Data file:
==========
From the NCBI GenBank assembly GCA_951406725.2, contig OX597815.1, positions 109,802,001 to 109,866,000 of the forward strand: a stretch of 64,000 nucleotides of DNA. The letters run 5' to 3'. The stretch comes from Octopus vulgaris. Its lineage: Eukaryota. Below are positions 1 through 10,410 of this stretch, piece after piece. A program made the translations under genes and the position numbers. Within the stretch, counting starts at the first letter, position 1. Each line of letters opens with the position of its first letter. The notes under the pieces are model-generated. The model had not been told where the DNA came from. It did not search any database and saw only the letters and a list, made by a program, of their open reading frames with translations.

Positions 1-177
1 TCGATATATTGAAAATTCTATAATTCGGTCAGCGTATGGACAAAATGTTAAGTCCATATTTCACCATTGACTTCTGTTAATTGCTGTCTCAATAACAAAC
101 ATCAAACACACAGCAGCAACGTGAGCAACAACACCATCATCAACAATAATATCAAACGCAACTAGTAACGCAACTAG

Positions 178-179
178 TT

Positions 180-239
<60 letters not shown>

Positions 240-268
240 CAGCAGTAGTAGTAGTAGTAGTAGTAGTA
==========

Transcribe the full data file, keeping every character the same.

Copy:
From the NCBI GenBank assembly GCA_951406725.2, contig OX597815.1, positions 109,802,001 to 109,866,000 of the forward strand: a stretch of 64,000 nucleotides of DNA. The letters run 5' to 3'. The stretch comes from Octopus vulgaris. Its lineage: Eukaryota. Below are positions 1 through 10,410 of this stretch, piece after piece. A program made the translations under genes and the position numbers. Within the stretch, counting starts at the first letter, position 1. Each line of letters opens with the position of its first letter. The notes under the pieces are model-generated. The model had not been told where the DNA came from. It did not search any database and saw only the letters and a list, made by a program, of their open reading frames with translations.

Positions 1-177
1 TCGATATATTGAAAATTCTATAATTCGGTCAGCGTATGGACAAAATGTTAAGTCCATATTTCACCATTGACTTCTGTTAATTGCTGTCTCAATAACAAAC
101 ATCAAACACACAGCAGCAACGTGAGCAACAACACCATCATCAACAATAATATCAAACGCAACTAGTAACGCAACTAG

Positions 178-179
178 TT

Positions 180-239
<60 letters not shown>

Positions 240-268
240 CAGCAGTAGTAGTAGTAGTAGTAGTAGTA